A simple explanation to the Monty Hall problem

Keywords: table stay, hard time, door, goat, change, question, car, matter, initial, choice, problem, monty, solution. Powered by TextRank.

The Monty Hall problem is an interesting probability question that people have a hard time understanding the solution. The problem is this: You are on a TV show and the there are 3 closed doors. Behind one of the doors is a brand new car, and behind the two other doors there is a goat. Obviously you want the car. So you make a choice. The door you chose remains closed but one of the other doors are opened and a goat is revealed (always). Now you are asked the following question: Would you like to change the door you selected, or stay with your initial selection? What should you do? does it even matter?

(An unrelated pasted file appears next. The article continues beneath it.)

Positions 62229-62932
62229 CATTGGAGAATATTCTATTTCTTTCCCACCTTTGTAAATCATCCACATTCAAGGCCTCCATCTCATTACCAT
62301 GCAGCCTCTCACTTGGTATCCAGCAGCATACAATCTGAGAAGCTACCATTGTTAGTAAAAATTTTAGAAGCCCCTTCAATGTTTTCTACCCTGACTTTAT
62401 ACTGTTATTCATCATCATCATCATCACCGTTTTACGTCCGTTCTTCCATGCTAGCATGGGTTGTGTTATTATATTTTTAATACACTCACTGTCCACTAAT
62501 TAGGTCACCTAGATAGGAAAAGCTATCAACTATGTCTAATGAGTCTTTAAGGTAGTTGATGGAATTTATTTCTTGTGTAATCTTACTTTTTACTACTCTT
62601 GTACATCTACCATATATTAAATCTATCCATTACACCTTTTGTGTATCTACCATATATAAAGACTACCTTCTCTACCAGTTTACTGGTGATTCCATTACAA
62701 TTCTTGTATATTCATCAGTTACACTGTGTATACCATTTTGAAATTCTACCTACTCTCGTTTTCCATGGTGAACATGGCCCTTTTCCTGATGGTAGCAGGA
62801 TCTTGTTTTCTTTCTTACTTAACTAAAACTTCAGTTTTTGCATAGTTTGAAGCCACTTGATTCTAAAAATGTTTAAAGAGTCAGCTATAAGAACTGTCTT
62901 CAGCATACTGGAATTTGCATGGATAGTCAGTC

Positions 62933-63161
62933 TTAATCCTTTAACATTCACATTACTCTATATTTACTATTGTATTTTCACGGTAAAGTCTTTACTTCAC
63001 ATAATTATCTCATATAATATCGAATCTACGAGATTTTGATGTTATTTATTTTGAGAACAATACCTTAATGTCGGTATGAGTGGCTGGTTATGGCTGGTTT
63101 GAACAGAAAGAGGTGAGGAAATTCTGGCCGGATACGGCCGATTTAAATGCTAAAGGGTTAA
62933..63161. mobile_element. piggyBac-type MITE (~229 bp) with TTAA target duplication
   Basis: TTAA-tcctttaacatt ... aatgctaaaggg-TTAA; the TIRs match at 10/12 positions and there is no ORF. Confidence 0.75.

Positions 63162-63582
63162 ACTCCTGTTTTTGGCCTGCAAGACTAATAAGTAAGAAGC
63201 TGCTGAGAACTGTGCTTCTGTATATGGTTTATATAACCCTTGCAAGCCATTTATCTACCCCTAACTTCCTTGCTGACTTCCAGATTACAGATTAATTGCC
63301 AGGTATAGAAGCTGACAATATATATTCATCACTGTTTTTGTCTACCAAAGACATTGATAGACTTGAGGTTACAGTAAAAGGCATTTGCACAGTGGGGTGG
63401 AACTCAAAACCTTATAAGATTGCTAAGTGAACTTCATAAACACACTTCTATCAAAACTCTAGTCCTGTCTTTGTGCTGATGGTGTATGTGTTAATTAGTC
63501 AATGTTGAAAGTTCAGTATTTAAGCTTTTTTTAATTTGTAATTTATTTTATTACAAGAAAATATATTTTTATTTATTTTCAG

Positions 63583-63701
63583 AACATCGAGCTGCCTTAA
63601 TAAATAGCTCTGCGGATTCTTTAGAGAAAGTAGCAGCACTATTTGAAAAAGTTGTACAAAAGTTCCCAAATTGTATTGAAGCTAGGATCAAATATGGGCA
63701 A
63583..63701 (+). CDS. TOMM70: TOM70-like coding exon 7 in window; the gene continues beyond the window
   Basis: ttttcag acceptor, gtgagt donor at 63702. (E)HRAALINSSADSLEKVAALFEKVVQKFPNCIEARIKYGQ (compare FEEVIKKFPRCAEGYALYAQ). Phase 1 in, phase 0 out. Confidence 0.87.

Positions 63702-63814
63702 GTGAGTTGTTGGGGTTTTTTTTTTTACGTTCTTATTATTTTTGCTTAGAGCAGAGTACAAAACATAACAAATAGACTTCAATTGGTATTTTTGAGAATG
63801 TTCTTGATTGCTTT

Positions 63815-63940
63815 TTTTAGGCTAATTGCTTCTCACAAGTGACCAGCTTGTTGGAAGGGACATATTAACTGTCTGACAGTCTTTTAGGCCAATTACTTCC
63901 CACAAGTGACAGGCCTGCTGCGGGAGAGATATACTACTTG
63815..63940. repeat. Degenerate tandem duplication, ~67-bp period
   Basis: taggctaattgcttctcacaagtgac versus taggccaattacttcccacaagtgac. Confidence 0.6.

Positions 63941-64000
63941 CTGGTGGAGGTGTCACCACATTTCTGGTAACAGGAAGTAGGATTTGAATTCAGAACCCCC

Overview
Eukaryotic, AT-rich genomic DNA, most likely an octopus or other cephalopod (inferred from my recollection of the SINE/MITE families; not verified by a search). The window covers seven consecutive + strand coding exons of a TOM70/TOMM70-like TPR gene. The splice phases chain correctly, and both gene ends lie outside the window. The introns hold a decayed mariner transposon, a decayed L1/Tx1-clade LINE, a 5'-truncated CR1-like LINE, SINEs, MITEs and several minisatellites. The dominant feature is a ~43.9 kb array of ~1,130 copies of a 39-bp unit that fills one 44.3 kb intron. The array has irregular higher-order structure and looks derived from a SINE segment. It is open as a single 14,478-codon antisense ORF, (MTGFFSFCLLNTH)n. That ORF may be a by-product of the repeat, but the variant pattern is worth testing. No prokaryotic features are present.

I've asked this question to a few people and all of them thought that it didn't matter. I had a hard time explaining to them that it did, until I saw this table which explains it all so nicely

In the table stay means choose door 1 and stay with your choice, change means choose 1 but change.

| door 1 | door 2 | door 3 | stay | change |
| car    | goat   | goat   | cat  | goat   |
| goat   | cat    | goat   | goat | car    |
| goat   | goat   | cat    | goat | car    |

so you can see that unless you picked the car on your initial pick, you will get a goat 2/3 times if you don't change. The reason is that Monty always reveals the door with a goat behind it and of course never your selected door. Such a nice example of a table as a data visualization tool being useful.


First published on 2015-07-16

Generated on May 29, 2024, 10:01 PM


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